I don’t have to be on my feet every day in order to fight my chronic illnesses.  I can fight from my wheelchair, rollator, and bed.


Learning how to fight

There is going to be some kind of battle each and every day. 

Knowing how to fight them without harming ourselves is a lesson that never ends, but does get easier over time.

I have learned that fighting an inflamed spine that makes my head feel like it has been filled with sand requires rest and treatment. 

Pushing myself to function in the “real” world when this occurs isn’t a form of fighting, it is instead a form of self-harm.

Fighting a painful chronic illness without causing harm to our bodies requires self-awareness, self-care, accepting that we aren’t always going to get to do what we want to do, modifying what we do in order to cause less harm to our bodies, and respect for what our bodies need at any given moment.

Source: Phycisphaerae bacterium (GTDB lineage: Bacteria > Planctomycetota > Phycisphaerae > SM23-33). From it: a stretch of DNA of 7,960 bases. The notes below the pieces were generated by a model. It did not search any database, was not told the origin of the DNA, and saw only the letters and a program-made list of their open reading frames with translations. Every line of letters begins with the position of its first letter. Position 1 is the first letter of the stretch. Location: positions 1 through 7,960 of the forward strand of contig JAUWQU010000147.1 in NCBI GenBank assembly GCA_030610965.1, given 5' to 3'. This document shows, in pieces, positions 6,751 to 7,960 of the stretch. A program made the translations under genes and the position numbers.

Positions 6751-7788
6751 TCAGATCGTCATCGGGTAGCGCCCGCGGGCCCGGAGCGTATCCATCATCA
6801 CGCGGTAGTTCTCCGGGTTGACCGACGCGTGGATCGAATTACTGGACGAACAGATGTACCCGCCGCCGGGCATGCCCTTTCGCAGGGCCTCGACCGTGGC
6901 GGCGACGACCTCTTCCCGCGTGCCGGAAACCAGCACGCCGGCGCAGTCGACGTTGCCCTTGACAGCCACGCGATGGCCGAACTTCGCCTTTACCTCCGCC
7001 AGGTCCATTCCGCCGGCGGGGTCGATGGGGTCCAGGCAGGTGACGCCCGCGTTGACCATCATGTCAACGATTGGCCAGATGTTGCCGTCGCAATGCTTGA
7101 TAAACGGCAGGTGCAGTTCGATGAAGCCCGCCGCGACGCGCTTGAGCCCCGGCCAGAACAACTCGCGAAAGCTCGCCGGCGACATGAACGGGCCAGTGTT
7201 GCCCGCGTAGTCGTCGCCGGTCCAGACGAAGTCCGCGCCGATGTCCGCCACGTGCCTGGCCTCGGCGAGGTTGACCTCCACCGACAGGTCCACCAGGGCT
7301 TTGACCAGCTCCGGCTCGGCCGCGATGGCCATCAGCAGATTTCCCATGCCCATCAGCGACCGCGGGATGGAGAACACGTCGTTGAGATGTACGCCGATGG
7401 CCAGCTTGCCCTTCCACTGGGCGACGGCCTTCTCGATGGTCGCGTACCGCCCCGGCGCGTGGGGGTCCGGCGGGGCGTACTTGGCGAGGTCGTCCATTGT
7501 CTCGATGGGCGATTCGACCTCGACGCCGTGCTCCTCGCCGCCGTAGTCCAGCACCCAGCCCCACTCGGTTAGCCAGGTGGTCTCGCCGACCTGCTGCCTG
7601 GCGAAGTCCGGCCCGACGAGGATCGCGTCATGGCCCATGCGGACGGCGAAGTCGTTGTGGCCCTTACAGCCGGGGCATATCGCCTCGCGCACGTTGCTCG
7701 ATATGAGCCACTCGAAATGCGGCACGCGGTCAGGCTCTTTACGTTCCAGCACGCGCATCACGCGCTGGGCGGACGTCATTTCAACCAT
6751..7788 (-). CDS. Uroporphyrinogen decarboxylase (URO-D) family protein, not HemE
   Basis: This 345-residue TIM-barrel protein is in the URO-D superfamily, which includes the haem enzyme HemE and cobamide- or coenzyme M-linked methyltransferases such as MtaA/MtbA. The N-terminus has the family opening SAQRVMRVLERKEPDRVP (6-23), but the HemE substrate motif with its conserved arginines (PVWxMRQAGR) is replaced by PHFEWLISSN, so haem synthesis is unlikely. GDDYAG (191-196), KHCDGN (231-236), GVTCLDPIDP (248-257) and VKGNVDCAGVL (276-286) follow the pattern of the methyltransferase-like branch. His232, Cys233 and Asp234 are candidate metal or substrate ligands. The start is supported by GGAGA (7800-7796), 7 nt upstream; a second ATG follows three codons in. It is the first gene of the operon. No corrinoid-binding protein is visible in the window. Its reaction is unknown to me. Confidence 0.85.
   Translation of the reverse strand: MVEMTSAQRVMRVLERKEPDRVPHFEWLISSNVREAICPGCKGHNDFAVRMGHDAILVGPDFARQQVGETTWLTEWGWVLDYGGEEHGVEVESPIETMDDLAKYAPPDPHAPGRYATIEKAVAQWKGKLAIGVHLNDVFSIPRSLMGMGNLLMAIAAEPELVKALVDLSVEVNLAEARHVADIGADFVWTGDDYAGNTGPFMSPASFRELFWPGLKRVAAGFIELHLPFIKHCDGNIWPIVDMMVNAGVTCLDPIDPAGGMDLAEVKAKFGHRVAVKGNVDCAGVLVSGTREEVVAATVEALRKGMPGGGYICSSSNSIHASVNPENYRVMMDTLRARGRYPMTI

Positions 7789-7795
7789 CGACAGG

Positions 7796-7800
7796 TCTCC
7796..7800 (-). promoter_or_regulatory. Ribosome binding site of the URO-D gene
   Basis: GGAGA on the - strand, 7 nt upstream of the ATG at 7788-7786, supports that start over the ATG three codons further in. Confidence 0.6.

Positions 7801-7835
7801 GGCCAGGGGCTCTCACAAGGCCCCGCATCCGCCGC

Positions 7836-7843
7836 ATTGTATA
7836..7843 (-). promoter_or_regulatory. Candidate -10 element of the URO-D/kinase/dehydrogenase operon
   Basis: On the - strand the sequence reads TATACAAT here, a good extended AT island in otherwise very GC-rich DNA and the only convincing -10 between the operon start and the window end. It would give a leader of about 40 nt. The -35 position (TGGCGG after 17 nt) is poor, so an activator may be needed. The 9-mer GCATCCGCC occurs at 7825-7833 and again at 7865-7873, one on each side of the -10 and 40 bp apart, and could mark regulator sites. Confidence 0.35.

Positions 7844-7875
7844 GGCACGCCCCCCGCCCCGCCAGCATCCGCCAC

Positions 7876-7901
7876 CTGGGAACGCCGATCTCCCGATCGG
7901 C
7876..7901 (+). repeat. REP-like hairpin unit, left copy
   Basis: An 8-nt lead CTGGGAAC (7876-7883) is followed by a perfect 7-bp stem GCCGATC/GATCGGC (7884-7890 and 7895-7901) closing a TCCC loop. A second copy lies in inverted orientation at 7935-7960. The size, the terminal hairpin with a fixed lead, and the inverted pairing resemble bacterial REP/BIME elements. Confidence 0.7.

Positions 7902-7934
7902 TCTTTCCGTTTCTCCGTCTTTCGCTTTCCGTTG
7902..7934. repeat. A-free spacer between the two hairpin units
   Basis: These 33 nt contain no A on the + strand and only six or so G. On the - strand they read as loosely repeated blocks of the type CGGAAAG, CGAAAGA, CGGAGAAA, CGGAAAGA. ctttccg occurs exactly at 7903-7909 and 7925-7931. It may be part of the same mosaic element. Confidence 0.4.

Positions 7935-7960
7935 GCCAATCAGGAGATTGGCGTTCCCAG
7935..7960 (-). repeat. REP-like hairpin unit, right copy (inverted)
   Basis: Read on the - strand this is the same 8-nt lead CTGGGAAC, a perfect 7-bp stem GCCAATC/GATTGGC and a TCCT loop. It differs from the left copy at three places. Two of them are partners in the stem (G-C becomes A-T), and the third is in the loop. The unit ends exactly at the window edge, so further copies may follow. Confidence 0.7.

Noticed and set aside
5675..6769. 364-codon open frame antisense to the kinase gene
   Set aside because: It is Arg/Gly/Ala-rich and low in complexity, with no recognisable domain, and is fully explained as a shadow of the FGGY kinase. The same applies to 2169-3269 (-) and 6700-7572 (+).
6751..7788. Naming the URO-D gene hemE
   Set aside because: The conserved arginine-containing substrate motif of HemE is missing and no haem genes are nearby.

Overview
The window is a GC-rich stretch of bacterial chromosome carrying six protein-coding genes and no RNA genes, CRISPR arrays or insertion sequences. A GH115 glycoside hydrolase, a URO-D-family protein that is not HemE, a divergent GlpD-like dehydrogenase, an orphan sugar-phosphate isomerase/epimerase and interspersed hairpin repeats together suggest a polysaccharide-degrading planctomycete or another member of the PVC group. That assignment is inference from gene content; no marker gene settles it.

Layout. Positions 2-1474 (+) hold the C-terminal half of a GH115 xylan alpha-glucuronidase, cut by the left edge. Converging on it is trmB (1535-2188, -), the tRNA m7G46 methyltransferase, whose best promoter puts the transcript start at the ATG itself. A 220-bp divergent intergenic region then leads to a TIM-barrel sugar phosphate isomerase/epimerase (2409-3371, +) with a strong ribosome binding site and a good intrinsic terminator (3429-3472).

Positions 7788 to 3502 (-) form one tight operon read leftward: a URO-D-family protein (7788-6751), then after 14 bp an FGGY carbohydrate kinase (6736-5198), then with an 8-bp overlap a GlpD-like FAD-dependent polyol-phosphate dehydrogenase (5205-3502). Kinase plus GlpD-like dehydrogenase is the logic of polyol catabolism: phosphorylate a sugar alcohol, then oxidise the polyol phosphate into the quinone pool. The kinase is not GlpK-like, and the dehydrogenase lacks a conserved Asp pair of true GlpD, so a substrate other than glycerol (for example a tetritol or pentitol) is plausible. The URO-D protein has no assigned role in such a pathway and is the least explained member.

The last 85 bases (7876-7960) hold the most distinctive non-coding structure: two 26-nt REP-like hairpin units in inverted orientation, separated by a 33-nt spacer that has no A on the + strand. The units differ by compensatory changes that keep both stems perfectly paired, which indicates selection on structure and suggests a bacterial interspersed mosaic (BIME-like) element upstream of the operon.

Doing all of that won’t eliminate your chronic pain, but it may reduce it.  Most importantly, it will NOT add to the pain that you are already fighting.

I Don’t Want to Be Here – Coping With Depression, Suicidal Thoughts and Apathy, By Finding a Reason for Living!

Seeking help is not a sign of weakness

If you are struggling in your battle, please seek help.

If you are in suicidal crisis or experiencing emotional distress, please call the National Suicide Prevention Lifeline at 1-800-273-8255 or click here to chat online with them.

Published by Cynthia Covert

Diagnosed in 2001 with psoriasis, followed by fibromyalgia, psoriatic arthritis, endometriosis, and later a botched hysterectomy turned her world upside down. Cynthia shares her experience, advice, and tips for how to make life with chronic pain easier and less painful.